As a Ubuntu Forums member trying to help new users out for the past two years, I’ve seen it happen too many times: A long-time Windows user hears about how great Ubuntu is, downloads the ISO, burns it to CD (or “burns” it to USB), installs Ubuntu, tries to use it, finds the hardware isn’t configured properly and the applications she needs don’t work on Ubuntu. She gives up and leaves (or attacks Ubuntu as being “not ready for the desktop” then gives up and leaves).
Were she and Ubuntu just never meant to be together? Possibly. But at least one problem may have been the migration strategy she and hundreds (if not thousands) of frustrated potential users have—dive right in!
While I acknowledge that the dive-right-in strategy may work for some people, I don’t think it’s the best one for most potential Ubuntu users (potential ex-Windows users) to adopt. Here’s another approach:
How to migrate from Windows to Ubuntu
- Examine your motives. Ask yourself why you want to migrate. Is it out of curiosity? Do you want a free version of Windows? Do you want to try something different? Generally, the most successful migrations usually do not expect Ubuntu to be a drop-in Windows replacement and recognize that a little bit of culture shock and learning may occur during the transition.
- Take it slow. It’s quite possible that you may migrate slowly over a few months or even years and then regret taking it slow (If only I’d just installed Ubuntu and started using it right away…), but, really, what’s so bad about that? It’s a lot worse to accidentally delete your Windows installation, realize Ubuntu’s programs don’t suit your computing needs, and wish you’d just stayed with Windows.
- Start with open source Windows applications. As a practical extension of the take-it-slow philosophy, don’t even bother with Ubuntu just yet. Ubuntu won’t run all Windows software, and so you’d better see if you like the kind of software that is made with the same Free/open source philosophy that Ubuntu is made with. Switch from Internet Explorer to Firefox. Try OpenOffice instead of Microsoft Office. Use GIMP instead of Photoshop. Test out Audacity, Inkscape, and Frostwire. You can find a more complete list of open source Windows applications at www.opensourcewindows.org .
- Get to know the live CD. Once you’ve gotten used to using open source applications in Windows (and supposing you have 256 MB of RAM or more—I’d recommend 512 MB), download and “burn” Ubuntu to a USB stick and play around with the live USB (if you have an older computer that won’t boot from USB, you can also do a traditional burn of the Ubuntu CD). The live USB/CD allows you to use a fully functional Ubuntu operating system without affecting your hard drive (it works off the USB/CD itself and your computer’s memory). The live USB/CD has two major benefits for you at this point. It allows you to try out Ubuntu in a noncommital way, and it allows you to get a preview of any hardware recognition problems you might run into (and have to fix) should you later decide to install Ubuntu. I’d say you should play around with the live CD for two to four weeks, if not longer.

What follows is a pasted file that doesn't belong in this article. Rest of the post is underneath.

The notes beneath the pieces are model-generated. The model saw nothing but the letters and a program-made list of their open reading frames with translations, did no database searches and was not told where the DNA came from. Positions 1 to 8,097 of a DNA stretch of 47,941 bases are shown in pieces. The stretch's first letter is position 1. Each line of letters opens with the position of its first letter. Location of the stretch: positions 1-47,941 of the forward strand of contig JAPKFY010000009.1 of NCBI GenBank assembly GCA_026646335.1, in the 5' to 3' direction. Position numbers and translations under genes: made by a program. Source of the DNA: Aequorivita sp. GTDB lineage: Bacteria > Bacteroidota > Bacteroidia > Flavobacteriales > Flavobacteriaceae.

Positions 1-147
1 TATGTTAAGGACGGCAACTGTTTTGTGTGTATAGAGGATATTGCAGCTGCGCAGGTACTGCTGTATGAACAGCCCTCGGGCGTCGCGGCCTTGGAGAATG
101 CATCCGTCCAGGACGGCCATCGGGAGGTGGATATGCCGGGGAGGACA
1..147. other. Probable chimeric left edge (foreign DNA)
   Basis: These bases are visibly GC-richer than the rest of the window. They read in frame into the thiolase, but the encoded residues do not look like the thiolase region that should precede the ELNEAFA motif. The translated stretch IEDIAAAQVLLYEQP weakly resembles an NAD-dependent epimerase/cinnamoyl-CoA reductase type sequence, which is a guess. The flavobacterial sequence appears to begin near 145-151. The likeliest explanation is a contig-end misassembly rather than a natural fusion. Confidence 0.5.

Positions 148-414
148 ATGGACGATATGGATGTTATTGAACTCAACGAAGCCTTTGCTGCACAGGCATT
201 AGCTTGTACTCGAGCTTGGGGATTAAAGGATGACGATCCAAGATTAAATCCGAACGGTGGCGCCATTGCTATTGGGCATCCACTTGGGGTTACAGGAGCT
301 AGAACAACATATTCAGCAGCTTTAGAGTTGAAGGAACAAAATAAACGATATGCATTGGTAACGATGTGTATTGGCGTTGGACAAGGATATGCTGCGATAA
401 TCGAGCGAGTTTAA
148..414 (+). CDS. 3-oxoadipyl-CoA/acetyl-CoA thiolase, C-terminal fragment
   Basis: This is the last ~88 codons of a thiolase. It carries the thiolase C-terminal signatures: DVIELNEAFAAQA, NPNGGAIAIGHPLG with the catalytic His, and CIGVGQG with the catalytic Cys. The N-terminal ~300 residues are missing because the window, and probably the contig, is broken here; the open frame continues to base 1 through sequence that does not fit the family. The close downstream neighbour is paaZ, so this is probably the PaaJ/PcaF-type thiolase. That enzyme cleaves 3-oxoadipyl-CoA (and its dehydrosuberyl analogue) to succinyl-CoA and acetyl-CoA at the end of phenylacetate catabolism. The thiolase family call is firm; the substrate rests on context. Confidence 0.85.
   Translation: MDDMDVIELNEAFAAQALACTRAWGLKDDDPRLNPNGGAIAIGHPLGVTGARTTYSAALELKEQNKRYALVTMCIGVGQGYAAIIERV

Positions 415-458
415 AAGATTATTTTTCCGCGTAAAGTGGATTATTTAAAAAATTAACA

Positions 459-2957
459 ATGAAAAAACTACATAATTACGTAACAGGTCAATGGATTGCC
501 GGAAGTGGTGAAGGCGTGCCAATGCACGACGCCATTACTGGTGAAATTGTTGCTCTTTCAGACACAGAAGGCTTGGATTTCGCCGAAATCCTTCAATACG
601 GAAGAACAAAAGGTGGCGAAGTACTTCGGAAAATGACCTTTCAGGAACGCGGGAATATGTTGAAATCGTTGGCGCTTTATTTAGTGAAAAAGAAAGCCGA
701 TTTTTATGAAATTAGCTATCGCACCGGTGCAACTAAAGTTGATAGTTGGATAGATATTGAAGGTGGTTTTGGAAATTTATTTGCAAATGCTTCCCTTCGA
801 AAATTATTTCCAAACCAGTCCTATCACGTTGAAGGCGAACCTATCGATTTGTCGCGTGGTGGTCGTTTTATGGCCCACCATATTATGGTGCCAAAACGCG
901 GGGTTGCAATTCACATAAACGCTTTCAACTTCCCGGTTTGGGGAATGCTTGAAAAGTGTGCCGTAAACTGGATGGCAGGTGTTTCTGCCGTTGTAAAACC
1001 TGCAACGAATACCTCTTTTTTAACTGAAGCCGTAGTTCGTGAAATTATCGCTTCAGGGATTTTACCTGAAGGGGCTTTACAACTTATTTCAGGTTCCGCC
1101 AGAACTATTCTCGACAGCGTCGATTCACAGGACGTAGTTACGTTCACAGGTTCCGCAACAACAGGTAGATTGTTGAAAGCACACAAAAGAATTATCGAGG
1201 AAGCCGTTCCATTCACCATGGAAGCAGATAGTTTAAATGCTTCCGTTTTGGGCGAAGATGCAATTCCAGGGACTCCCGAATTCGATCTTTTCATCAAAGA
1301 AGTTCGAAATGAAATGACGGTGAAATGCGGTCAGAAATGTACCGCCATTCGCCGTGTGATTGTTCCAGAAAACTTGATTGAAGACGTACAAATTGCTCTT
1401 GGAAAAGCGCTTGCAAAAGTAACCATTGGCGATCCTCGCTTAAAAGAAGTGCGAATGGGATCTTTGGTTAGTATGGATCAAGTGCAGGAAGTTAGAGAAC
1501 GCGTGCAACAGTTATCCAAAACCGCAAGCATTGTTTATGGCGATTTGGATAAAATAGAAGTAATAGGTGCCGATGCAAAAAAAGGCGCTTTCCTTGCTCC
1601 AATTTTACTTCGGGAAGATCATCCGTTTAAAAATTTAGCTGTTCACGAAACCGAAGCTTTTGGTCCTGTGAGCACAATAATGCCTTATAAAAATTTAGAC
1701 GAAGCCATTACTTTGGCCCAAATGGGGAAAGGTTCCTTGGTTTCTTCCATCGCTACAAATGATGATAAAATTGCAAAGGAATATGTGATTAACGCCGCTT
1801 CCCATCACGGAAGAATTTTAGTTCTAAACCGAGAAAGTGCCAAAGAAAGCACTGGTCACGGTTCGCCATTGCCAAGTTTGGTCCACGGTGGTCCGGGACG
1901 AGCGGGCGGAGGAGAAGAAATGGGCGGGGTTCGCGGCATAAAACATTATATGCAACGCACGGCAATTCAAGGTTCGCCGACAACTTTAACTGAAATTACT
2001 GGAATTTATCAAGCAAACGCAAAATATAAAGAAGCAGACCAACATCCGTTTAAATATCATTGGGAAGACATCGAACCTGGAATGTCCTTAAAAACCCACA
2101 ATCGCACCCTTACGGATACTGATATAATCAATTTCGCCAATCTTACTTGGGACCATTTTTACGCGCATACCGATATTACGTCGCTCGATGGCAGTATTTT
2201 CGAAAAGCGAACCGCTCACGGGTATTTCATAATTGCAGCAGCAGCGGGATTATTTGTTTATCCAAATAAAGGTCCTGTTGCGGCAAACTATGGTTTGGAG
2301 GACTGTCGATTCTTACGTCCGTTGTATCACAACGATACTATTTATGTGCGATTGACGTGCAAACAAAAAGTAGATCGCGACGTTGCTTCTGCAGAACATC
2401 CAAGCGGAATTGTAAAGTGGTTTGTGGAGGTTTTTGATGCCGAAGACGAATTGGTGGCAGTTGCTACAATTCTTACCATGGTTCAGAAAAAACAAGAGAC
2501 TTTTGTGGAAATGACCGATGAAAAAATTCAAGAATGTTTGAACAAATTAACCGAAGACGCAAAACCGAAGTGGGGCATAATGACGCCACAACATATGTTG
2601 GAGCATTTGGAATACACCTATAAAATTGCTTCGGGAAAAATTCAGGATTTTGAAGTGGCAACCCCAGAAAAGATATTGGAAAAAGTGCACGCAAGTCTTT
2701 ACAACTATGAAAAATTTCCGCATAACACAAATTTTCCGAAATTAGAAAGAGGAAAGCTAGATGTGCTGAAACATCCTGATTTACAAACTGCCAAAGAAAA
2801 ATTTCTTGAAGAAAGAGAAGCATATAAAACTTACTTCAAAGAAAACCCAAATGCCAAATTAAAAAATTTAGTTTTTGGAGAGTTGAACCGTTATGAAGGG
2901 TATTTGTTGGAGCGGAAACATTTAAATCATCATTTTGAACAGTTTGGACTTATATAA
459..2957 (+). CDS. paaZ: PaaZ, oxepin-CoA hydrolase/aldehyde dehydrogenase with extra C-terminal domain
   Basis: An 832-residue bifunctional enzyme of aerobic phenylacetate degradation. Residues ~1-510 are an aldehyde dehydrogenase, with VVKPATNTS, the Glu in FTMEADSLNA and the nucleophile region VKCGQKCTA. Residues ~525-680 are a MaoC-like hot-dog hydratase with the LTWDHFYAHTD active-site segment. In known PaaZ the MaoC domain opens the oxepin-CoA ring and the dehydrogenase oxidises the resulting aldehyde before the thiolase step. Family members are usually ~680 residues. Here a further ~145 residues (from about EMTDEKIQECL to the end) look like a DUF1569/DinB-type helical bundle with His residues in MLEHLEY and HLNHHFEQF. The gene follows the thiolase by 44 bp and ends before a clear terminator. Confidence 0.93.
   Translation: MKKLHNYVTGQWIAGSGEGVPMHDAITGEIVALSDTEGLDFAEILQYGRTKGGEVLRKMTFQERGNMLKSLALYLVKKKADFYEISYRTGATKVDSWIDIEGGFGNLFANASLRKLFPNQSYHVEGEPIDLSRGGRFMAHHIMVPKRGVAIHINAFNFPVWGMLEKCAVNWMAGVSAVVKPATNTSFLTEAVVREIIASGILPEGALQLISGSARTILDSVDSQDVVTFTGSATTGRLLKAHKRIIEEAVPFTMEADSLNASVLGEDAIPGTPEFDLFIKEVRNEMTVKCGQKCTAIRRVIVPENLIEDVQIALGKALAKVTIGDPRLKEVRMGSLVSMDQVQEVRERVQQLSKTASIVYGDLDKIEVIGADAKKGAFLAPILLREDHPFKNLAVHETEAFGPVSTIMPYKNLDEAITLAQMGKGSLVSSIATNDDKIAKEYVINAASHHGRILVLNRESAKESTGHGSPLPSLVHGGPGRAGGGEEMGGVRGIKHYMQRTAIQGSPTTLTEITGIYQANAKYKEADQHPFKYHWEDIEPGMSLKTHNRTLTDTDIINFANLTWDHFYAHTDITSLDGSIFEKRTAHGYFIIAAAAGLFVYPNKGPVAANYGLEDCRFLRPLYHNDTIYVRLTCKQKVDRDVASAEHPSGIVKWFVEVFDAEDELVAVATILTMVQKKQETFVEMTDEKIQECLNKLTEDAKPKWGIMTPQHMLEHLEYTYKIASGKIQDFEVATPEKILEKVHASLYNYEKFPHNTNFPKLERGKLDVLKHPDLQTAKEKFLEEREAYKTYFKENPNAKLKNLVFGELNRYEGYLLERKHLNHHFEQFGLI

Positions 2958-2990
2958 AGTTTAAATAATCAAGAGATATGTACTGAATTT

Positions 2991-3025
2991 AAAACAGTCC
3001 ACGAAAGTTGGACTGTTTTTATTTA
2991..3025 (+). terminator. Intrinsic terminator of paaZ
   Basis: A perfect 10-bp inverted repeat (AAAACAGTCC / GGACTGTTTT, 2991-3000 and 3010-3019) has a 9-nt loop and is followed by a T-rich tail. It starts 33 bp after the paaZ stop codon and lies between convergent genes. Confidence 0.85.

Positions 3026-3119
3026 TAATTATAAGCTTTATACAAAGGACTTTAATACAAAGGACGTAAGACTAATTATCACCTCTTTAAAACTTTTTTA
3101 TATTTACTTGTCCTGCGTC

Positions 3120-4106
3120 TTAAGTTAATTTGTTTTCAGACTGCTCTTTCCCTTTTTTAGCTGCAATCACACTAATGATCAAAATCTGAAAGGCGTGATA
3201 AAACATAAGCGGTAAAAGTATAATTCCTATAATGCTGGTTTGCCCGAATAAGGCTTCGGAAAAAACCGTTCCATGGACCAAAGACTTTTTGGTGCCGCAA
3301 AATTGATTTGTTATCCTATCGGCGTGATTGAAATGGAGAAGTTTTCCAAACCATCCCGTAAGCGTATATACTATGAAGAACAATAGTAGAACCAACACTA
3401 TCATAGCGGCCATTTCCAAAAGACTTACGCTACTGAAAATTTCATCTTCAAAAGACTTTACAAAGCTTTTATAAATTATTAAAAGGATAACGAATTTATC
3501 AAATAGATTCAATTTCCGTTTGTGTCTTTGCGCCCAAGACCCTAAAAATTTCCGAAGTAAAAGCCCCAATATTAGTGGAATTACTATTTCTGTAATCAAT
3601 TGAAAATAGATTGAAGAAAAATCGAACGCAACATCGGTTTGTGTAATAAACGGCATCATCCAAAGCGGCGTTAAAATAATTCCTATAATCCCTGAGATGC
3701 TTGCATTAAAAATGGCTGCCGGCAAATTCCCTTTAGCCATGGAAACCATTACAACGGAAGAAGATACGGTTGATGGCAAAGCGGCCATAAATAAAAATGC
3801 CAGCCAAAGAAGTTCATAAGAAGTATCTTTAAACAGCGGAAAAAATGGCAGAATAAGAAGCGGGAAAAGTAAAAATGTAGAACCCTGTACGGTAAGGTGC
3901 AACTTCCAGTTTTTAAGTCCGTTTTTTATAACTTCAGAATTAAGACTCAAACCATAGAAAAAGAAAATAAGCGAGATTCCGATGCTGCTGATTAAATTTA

- Consider Waiting to Purchase New Hardware. If you have a difficult ATI card, Broadcom wifi, and a Lexmark printer, your Ubuntu experience may not be that pleasant. You’ll have to spend a lot of time working the command-line to get certain hardware components working properly. You may decide you want to roll up your sleeves and go for it. But I think it’d be best to stay with Windows, and if you are still interested in Ubuntu in a few years, buy Linux-compatible hardware or buy a Ubuntu-preinstalled computer.
- Set up a dual-boot. If you don’t want to wait on getting compatible hardware or if you aleady have compatible hardware, go ahead and set up a dual-boot with Windows. That way, you’ll be able to customize Ubuntu (the live CD settings don’t get saved) and run it at native speeds (the live CD runs more slowly than a full installation), but you’ll also have access to Windows if you need to run back to the safety of familiarity. The Ubuntu installer is fairly user-friendly, but if you’re still scared of messing around with partitions and boot loaders, there’s a project called Wubi that allows you to install Ubuntu from within Windows. It sets up Ubuntu as a removable application in Windows and uses Windows’ boot loader to pick which operating system to boot into.
- Set aside some time. If you’re one of those “time is money” people who would rather pay for a translator than learn a new language and would rather eat out than cook yourself, then don’t bother migrating. Even if you buy Ubuntu preinstalled, the Linux desktop experience is so radically different from Windows that there will necessarily be a learning curve (yes, even if you don’t have to configure hardware and even if you don’t have to use the terminal). Software installation is different (some would argue that it’s better). Theming is different. Updates operate differently. The user interface is different. The culture of the community (if you choose to get involved with it) is different.
- Enjoy the move. If you’ve gone through all these steps in this order, you’re likely going to end up a happy Ubuntu user. If you got stopped at one step along the way, at least you didn’t invest too much time in a futile (and failed) migration.